Update: The function declaration you provided shows that m_cRedundencyManager is expecting a function of the form: void yourCallbackFunction(int, void *). Member functions are therefore unacceptable as callbacks in this case. A static member function may work, but if that is unacceptable in your case, the following code would also work. Note that it uses an evil cast from void *.

// in your CLoggersInfra constructor:
m_cRedundencyManager->Init(myRedundencyManagerCallBackHandler, this);

// in your CLoggersInfra header:
void myRedundencyManagerCallBackHandler(int i, void * CLoggersInfraPtr);

// in your CLoggersInfra source file:
void myRedundencyManagerCallBackHandler(int i, void * CLoggersInfraPtr)
    ((CLoggersInfra *)CLoggersInfraPtr)->RedundencyManagerCallBack(i);

I think the answers to date are a little unclear.

Let's make an example:

Supposed you have an array of pixels (array of ARGB int8_t values)

// A RGB image
int8_t* pixels = new int8_t[1024*768*4];

Now you want to generate a PNG. To do so, you call the function toJpeg

bool ok = toJpeg(writeByte, pixels, width, height);

where writeByte is a callback-function

void writeByte(unsigned char oneByte)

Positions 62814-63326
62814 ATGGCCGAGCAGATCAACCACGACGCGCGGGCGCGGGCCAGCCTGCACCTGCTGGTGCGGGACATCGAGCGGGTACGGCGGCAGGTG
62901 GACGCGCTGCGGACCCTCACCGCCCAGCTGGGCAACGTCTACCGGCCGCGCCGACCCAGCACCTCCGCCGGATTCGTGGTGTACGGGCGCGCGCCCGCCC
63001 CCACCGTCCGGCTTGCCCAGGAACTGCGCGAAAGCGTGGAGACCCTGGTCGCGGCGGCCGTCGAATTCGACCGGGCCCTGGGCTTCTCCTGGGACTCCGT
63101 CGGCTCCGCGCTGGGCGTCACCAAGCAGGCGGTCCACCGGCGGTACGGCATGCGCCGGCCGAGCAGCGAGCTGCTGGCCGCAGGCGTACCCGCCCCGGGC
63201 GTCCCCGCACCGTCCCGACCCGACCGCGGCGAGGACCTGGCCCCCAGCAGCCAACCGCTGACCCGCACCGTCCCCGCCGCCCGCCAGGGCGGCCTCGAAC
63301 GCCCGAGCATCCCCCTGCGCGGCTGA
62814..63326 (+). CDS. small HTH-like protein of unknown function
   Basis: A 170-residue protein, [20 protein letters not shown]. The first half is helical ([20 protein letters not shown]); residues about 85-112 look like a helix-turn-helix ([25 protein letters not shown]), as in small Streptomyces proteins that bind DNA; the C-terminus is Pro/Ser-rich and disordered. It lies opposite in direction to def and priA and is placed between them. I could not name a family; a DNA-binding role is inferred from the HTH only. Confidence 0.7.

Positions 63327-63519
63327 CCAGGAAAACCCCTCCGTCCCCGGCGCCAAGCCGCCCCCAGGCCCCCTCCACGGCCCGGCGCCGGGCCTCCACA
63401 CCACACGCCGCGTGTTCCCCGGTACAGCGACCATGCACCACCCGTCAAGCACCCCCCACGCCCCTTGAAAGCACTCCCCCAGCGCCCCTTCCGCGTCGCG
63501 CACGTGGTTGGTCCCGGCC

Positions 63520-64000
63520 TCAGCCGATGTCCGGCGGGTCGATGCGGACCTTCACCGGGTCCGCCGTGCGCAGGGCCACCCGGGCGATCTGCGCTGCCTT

fputc(oneByte, output);

The problem here: FILE* output has to be a global variable.
Very bad if you're in a multithreaded environment (e.g. a http-server).

So you need some way to make output a non-global variable, while retaining the callback signature.

The immediate solution that springs into mind is a closure, which we can emulate using a class with a member function.

class BadIdea {
    FILE* m_stream;
    BadIdea(FILE* stream)  {
        this->m_stream = stream;

    void writeByte(unsigned char oneByte){
            fputc(oneByte, this->m_stream);


And then do

FILE *fp = fopen(filename, "wb");
BadIdea* foobar = new BadIdea(fp);

bool ok = TooJpeg::writeJpeg(foobar->writeByte, image, width, height);
delete foobar;

However, contrary to expectations, this does not work.

The reason is, C++ member functions are kinda implemented like C# extension functions.

So you have

class/struct BadIdea
    FILE* m_stream;


static class BadIdeaExtensions
    public static writeByte(this BadIdea instance, unsigned char oneByte)
         fputc(oneByte, instance->m_stream);


So when you want to call writeByte, you need pass not only the address of writeByte, but also the address of the BadIdea-instance.

So when you have a typedef for the writeByte procedure, and it looks like this

typedef void (*WRITE_ONE_BYTE)(unsigned char);

And you have a writeJpeg signature that looks like this

bool writeJpeg(WRITE_ONE_BYTE output, uint8_t* pixels, uint32_t 
 width, uint32_t height))
    { ... }

it's fundamentally impossible to pass a two-address member function to a one-address function pointer (without modifying writeJpeg), and there's no way around it.

The next best thing that you can do in C++, is using a lambda-function:

FILE *fp = fopen(filename, "wb");
auto lambda = [fp](unsigned char oneByte) { fputc(oneByte, fp);  };
bool ok = TooJpeg::writeJpeg(lambda, image, width, height);